BRR:  By Blood Sworn dropped April 20th via AFM/Soulfood Records.  Tell me about the album.  


ML:  It's a metal record.  There is a lot of variety on it. For me, it was a very interesting experience because there were alot of elements of the record that I've never written to before because I’m into the more Scandinavian metal like Soilwork and old In Flames and old Priest, so kind of meld those things together with some thrash and Nevermore. So this is straight ahead old school metal and it has some blues vibe to it.


BRR:  Is Ross is letting you do a lot of your own writing?


ML:  I wrote everything with him. I wrote everything with Mike (LePond).  There is actually one song on the record that me and John, my guitar player from Let Us Prey, wrote called “We Are The Night.” It's interesting because it's nothing we would ever write with Let Us Prey. It sounds like something off Slayer's Seasons In The Abyss, slow but it has a Judas Priest vibe to it. There's a lot of really cool stuff on it and it's a very diverse type of metal record.  It was cool that Ross let me use my style to do it, so there is some death metal on there  and there are some crazy stupidly high screaming stuff and there’s all kinds of shit going on.  Put it this way, it's not a record that Ross has ever done before but there's tons of Manowar-isms in there, of course. There's actually a couple of intentional things that I did as a tribute to Manowar.


BRR:  Now your tour started Wednesday with a canceled show in Pennsylvania and goes through March 24th ending in Illinois.  Then you're heading to  Australian and Europe to tour. Are there any special venues or cities you you're looking for to?


ML:  I can't wait to go to Australia (where they are currently). I've never been. Ross has never toured the United States yet, so this is a test run because metal is tough here.  It’s different, so Ross had to build a following here again, hopefully with this record. But overseas it's great.  Australia is going to be fucking ridiculous.  I'm looking forward to...we might be going to Russia too. I love Europe.


BRR:  I think they appreciate the music more in Europe.


ML:  Because it's part of culture. It's not just something you do on a Saturday.  You know, it's fucking Thursday and people are bitching.  We’re in Europe and we're selling out shows on Monday, on a fucking Monday!  The first time it happened I'm like, “There's people here on a Monday?”  We're not talking 100 people; we're talking like 500-600 people on a Monday in a town I can’t pronounce.  People come out on a Monday and they don’t give a fuck because it’s culture.  So, I’m looking forward to everywhere because it's all great, Especially now because we've been over there four times already and it gets better every time and doing all the bigger festivals is definitely opening a lot of doors.  Now with the new record and the label really pushing behind, we've got some big festivals coming up again this year.   So, yeah, I'm looking forward to it all.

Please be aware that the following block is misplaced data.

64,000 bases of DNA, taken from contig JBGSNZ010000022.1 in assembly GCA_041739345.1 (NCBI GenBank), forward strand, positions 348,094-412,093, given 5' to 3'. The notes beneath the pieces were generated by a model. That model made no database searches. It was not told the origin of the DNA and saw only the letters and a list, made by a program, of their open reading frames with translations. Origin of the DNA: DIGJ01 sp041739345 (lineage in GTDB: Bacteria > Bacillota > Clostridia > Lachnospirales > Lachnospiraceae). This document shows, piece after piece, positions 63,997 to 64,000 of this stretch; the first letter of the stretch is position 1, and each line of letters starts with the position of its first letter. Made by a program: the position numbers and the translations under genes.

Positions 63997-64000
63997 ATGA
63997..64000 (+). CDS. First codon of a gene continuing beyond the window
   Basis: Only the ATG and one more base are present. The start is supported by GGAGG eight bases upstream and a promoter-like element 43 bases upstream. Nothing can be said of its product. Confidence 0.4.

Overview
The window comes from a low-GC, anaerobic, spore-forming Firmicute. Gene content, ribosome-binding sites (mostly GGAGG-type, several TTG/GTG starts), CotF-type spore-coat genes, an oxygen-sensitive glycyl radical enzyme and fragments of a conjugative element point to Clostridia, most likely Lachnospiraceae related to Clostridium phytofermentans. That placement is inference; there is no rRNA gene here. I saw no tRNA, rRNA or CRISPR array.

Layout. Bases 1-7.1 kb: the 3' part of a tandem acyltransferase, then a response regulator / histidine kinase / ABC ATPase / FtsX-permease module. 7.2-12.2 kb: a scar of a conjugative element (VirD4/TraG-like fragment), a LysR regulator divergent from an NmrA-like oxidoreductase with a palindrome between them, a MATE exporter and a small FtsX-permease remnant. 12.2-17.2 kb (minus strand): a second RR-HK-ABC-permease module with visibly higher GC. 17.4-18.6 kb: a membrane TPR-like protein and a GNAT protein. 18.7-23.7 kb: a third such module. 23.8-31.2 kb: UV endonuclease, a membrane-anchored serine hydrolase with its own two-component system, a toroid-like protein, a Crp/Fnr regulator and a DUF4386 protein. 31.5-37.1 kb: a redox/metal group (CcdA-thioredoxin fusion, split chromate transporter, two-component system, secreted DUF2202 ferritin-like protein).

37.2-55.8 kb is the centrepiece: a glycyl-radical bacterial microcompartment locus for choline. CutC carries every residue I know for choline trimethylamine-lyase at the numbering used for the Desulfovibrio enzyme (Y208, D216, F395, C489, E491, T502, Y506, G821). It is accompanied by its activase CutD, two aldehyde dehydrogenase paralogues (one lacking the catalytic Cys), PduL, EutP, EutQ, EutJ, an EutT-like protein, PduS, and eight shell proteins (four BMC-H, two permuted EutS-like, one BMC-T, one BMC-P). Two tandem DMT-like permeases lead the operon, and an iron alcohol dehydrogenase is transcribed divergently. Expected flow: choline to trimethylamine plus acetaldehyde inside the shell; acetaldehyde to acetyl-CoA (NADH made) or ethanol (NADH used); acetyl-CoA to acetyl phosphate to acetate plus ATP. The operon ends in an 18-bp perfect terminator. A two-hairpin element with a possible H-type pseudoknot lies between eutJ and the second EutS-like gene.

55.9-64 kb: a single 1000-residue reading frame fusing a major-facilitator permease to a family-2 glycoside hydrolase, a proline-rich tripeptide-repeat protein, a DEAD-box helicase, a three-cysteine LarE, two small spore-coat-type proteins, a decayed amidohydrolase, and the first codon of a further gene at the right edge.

BRR:  On tour, you'll be doing originals and Manowar songs, correct?


ML:  On this tour in the US, we’re only doing Manowar set.  When we go to Europe we're going to stick a couple RTB tunes from the new album in.  Let's be honest, people want to see the Manowar stuff and that's okay. It is what it is. That happens to so many people that are legacy artists.  We’re never going to go out there and play all of our shit  I accept and I accept that.  If people like me singing the other stuff than I'm happy.  I give it everything I have. People forget that I am a fan. I love that stuff.  Eric is one of my favorite singers ever and he's probably the most difficult vocalist to try to sing anything from, even more than Dickinson and Halford, because he's got such a nastiness to him yet keeps notes going and that’s hard to do. It's a very weird thing and that's why I had to hybred it to my own because I just can’t do it.




BRR:  You can certainly hit those high notes, but maybe it’s the tight pants?


ML:  Thank you, but what’s funny is, a lot of people can hit the notes but it's how you hit them, doing it with feeling and mean it.  People know.  If you're just fucking phoning it in, as they say, then they know.  But if you give it meaning then that's what they catch onto.


BRR:  Absolutely.  I had some questions for Ross, but since he’s busy, I’ll conclude there. Do you have anything else you’d like to add?


ML:  I'll just like to thank everybody for the support. It's been a crazy wild road so far and I can't thank everybody enough that supported it.  I'm not going anywhere anytime soon so if you hate me continuing to do so. You can’t make everybody happy.






With Ross “The Boss” Friedman


Marc & Ross


Mike LePond